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Sawdust in Her Hair: 1943

Sawdust in Her Hair: 1943

June 1943. "Turkey Pond, near Concord, New Hampshire. Women workers employed by a Department of Agriculture timber salvage sawmill. 18-year-old 'pit-woman' Norma Webber [last seen here] agrees with her sister that sawmill work is harder than working in a laundry, but it isn't so tedious, and is easier on the nerves." Photo by John Collier, Office of War Information. View full size.


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An Amazing Person

After reading her obit -- and, I must admit, looking at her -- it's obvious she was an amazing person. I would love to have known this sassy woman who was so full of life.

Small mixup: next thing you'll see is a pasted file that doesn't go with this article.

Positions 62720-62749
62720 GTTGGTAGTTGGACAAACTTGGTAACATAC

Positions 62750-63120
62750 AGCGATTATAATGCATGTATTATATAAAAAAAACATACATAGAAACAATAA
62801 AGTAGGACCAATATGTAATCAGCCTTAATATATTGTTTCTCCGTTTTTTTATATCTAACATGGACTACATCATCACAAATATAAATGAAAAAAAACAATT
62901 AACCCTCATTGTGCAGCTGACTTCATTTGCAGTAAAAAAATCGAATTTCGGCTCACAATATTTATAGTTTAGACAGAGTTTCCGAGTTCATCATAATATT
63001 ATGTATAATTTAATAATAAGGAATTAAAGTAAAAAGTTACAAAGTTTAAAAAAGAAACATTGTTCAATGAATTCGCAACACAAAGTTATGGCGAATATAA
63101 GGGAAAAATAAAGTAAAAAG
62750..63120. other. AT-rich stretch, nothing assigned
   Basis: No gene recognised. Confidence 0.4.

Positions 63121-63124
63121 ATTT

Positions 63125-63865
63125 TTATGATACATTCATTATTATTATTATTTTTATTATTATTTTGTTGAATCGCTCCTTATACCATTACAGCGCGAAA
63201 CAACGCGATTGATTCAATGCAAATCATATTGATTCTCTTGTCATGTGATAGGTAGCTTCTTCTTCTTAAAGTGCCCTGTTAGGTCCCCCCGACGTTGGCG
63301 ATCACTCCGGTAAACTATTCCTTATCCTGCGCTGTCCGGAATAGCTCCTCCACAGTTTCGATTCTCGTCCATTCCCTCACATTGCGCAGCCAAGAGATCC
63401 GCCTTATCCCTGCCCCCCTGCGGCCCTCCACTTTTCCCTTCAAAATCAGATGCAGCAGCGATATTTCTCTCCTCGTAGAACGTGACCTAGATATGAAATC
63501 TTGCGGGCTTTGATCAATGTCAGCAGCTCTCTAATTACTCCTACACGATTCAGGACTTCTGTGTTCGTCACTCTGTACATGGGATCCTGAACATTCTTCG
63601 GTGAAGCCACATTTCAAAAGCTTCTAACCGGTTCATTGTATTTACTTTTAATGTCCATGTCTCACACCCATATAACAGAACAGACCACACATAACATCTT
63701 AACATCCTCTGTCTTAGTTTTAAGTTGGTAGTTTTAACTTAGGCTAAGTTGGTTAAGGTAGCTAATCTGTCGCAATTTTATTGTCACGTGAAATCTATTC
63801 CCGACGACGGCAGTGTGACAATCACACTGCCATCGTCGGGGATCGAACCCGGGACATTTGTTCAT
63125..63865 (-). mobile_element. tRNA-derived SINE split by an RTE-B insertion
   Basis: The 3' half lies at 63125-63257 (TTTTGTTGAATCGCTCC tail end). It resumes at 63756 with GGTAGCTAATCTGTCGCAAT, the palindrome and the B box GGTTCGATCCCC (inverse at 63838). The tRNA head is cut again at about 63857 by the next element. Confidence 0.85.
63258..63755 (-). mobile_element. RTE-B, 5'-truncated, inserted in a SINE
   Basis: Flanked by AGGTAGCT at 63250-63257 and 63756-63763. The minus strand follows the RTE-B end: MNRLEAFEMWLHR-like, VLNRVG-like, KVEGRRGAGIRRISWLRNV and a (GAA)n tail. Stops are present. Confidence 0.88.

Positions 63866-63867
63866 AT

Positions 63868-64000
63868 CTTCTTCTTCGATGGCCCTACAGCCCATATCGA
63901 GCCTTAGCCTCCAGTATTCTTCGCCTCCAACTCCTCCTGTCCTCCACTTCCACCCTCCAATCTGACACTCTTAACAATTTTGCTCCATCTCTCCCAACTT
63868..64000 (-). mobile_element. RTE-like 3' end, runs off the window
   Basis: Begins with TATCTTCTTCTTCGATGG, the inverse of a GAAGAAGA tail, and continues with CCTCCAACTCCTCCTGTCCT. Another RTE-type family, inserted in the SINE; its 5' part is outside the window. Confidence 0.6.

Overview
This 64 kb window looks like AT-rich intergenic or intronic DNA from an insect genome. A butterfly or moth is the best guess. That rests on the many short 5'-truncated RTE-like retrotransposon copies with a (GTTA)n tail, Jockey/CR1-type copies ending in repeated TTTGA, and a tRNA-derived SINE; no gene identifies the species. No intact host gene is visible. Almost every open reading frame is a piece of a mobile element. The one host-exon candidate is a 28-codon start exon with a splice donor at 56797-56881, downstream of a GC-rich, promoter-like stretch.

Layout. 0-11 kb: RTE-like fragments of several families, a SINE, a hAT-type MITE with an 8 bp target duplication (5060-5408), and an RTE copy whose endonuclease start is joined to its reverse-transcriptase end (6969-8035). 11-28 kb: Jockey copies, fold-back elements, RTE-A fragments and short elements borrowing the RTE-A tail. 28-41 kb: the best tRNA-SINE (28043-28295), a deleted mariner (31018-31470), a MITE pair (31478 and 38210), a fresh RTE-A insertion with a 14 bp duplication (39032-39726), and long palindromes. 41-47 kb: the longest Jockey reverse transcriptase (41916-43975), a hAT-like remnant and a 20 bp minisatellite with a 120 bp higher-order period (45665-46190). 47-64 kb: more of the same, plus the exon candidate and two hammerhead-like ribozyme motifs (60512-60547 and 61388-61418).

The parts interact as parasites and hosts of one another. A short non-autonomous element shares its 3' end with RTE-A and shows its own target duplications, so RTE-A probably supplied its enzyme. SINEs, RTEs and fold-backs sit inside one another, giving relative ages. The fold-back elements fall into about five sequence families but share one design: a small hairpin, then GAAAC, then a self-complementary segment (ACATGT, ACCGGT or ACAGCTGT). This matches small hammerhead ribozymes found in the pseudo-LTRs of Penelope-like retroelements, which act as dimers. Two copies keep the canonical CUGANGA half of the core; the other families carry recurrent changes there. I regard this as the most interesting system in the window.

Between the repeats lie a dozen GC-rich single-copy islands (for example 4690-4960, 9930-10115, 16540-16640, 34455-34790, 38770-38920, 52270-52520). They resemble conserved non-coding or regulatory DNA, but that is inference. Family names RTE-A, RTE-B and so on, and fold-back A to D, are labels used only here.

Flat Cups

There was also another cup that served the same purpose on trains and other places. It came out of the dispenser flat and you popped it open by squeezing the sides.

Norma's profile

Her facial features remind me of the Statue of Liberty. Hold the cup higher!

Cone Cups

Once ubiquitous at water coolers in offices and on trains, their chief advantage was to prevent spills resulting from imbibers setting down a half-empty cup (or half-full, depending on one's outlook) in harm's way.

They also fit well into (from the top) and dispensed easily from the bottom of cylindrical containers attached to the cooler or nearby wall or bulkhead. Larger versions, placed in a metal base for beverage service at soda fountains, greatly reduced the dishwashing load that would otherwise attend the sale of countless sodas and phosphates.

Back when progress was decidedly analog, these cone cups were right up there in convenience with innovations like sliced bread and ready-made cigarettes.

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